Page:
Friday, March 22, 2013

Etching Experiments... Seeking the Deep Etch

Today, after scoring a beautiful Hubert Bequet bowl for $3…



… I came home and proceeded with some overdue etching tests.

Although my tutorial method for etching produces great detail in fine lines, I wanted to see how it stands up to a need for deeper etching.

I made a pattern, then was going to test six pieces of metal, three with ironed on PNP and three with laminator adhered PNP.

But after seeing the results of just one session of ironing on the PNP…



… compared with the results of transferring the image with my laminator…



… I decided to forego the ironing altogether and just stick with the laminator (for those interested in the details, a full description is in my tutorial).

I performed my etching three different ways.

The first, was to have my piece taped to the underside of a piece of Styrofoam, floating in a bath of PCB etchant (ferric chloride) for 90 minutes with frequent agitation (tapping the foam piece) and intermittent cleaning of debris (I lift the piece out of the etchant and spritz it with water, dislodging any removed copper and sludge).



The second method was to have my piece taped to the underside of a piece of Styrofoam, floating in a bath of PCB etchant (ferric chloride) to which I added citric acid. This was left for 60 minutes without agitation.



The third method took six minutes. It is the method outlined in my tutorials. It normally takes about two minutes or less, but I wanted to go for that really deep etch so I repeated the method three times for a total of approximately six minutes.

For the record, my tutorials are not ground-breaking. Anyone can learn to etch for free using an internet search engine. My tutorials are useful for people who prefer step-by-step information with instructional photos.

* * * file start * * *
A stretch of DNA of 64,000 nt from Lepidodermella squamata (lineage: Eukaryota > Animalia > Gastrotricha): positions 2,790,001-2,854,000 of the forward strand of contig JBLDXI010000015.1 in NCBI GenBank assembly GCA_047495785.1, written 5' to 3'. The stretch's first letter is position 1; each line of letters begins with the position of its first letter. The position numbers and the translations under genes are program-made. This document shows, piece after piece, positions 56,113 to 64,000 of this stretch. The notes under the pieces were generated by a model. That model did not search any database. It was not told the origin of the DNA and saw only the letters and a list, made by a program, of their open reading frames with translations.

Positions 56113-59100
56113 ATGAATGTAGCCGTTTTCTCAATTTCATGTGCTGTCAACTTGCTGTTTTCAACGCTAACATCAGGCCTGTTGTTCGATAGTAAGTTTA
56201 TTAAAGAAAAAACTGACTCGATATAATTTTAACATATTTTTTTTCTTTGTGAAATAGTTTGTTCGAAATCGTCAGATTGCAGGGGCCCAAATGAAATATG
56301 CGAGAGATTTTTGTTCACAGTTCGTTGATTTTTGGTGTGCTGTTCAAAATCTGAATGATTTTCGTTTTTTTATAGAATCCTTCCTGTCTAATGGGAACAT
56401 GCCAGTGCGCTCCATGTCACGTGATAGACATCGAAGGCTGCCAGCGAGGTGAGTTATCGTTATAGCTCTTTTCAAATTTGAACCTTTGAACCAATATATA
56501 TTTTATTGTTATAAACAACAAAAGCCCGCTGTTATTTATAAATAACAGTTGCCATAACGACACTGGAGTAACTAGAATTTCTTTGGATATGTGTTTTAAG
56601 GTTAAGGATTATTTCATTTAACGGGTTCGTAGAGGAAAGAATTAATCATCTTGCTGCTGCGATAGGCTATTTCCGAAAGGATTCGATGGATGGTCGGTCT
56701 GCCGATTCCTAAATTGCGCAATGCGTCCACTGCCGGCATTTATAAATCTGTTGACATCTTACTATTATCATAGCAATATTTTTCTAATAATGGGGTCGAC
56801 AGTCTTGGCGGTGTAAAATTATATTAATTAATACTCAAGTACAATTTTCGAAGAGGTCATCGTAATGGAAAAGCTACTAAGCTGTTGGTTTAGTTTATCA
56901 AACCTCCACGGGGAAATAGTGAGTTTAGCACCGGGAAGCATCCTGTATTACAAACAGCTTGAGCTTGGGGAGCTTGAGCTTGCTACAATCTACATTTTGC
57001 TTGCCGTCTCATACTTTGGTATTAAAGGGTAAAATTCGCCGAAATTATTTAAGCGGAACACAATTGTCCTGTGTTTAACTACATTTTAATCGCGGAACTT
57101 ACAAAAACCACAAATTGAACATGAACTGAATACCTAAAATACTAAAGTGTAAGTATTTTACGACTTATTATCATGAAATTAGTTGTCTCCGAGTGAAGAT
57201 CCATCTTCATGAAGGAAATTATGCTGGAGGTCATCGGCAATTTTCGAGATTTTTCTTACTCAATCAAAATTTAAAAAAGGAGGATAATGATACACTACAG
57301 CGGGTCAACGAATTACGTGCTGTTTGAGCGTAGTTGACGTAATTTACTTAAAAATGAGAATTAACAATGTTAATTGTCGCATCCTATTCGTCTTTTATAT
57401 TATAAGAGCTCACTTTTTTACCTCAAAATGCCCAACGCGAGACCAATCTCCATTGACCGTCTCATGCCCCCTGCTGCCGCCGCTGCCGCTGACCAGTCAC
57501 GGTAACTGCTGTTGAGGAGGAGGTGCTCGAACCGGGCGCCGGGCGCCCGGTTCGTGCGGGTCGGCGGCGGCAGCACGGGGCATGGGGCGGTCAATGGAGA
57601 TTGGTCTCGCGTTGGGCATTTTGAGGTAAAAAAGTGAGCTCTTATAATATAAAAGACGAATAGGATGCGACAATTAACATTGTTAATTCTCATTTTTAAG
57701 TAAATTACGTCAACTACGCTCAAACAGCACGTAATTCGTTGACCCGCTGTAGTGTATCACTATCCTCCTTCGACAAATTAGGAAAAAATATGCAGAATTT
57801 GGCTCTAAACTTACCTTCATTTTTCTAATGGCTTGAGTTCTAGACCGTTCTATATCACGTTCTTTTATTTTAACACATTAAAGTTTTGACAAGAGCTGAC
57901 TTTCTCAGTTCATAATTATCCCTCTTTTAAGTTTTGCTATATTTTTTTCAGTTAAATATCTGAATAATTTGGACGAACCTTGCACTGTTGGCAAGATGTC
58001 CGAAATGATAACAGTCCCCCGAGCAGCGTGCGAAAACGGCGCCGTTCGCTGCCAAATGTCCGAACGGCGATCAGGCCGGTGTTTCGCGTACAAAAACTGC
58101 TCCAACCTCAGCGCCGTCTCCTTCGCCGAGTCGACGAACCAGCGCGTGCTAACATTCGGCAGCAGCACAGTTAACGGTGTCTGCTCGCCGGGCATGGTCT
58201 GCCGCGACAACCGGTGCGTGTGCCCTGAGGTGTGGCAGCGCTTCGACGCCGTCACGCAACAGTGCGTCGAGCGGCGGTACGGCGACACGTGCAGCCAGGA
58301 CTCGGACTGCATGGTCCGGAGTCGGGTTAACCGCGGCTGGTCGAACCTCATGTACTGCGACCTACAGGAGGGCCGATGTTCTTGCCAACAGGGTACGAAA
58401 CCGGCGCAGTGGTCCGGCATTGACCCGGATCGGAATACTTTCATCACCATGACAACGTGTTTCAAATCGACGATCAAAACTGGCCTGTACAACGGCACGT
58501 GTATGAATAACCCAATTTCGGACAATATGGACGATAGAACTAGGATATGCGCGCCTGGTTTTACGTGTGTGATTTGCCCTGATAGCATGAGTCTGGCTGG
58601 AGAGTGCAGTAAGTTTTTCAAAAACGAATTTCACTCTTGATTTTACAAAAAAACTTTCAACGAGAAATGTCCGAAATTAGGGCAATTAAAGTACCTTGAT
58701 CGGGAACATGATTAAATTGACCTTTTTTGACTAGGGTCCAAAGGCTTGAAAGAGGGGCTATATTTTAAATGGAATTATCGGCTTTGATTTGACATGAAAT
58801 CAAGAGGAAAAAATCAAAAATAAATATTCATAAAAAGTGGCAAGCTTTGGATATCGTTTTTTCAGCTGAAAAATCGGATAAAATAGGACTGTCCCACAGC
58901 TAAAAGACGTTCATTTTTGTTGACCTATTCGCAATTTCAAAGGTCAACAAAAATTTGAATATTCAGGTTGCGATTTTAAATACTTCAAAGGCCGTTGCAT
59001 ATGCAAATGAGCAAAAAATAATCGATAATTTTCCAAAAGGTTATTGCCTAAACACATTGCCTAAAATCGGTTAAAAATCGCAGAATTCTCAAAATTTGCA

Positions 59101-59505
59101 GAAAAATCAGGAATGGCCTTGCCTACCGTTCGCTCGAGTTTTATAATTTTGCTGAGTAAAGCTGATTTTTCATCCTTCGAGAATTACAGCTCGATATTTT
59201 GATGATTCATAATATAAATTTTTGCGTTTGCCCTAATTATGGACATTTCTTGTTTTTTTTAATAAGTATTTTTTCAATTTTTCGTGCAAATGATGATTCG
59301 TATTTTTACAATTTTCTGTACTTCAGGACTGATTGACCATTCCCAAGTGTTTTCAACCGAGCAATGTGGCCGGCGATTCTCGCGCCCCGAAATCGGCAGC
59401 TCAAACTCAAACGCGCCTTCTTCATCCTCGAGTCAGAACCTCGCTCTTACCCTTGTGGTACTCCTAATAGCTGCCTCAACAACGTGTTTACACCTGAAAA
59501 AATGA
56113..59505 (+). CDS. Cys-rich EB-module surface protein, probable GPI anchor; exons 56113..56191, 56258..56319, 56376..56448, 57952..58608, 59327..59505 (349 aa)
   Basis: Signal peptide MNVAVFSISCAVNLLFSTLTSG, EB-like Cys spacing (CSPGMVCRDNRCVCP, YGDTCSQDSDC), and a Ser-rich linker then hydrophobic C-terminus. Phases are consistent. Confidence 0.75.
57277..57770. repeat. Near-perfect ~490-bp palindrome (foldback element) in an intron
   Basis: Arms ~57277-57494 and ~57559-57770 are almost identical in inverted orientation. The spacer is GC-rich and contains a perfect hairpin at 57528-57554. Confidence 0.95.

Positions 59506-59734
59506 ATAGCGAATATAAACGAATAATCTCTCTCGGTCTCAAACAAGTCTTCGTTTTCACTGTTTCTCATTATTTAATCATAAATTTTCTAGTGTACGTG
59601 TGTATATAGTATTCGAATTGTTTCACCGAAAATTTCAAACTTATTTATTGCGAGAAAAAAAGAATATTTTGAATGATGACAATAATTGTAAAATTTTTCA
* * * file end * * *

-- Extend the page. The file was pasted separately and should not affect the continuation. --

Here are the three pieces after being cleaned but before any patina has been applied. Click on the photo to see the full-size version.



As you can see, the method using etchant with agitation produced “puckering” lines and a few dots.

The method using etchant with citric acid produced a textured background.

My tutorial method produced no puckering or texture.

I rather like the effect of the citric acid method and may use that in the future when desired.

After that, I wanted to see how deep the etch was in the three methods.



They all seemed to achieve a nice, deep etch. The citric acid method being the shallowest of the three, with 90 minute method coming in second, and my tutorial method having the deepest etch.

That’s good. My plan is to try enameling in the channels tomorrow.

The good news is that whether I etched for 6 minutes or 90 minutes, the resist never weakened. If I didn’t mind the puckering, I could try method #1 for 2-3 hours, just to test the resist.

And just like my purposefully using the citric acid-produced background texture, I find the puckering effect works quite well in certain pieces.



Now this is what I’ve been doing in the evenings, after work hours.  There's something about Viking knit I really, really like.

Note: You can click on any jewelry photo to see if the piece is still available (or to get more info/photos). To see everything that is currently available, click here.



Until next time!

4 comments:

  1. Beautiful pieces Laura...love that Viking Knit bracelet!

    I've had mixed results with copper etching. I'm looking forward to reading about your methods!

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  2. LOVE this. And I would never have thought to use styrofoam!

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  3. Etching is definitely on my "to do" list - wish the list just wasn't soooo long. I love your results - I like that textured effect too and I certainly admire your scientific method.

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  4. Great bracelet! I’m part of the bead soup party. Looking forward to the reveals. I'm now following you. I have a new blog. Please consider following my jewelry blog. Thanks.
    http://vintagememoriesjewelry.blogspot.com

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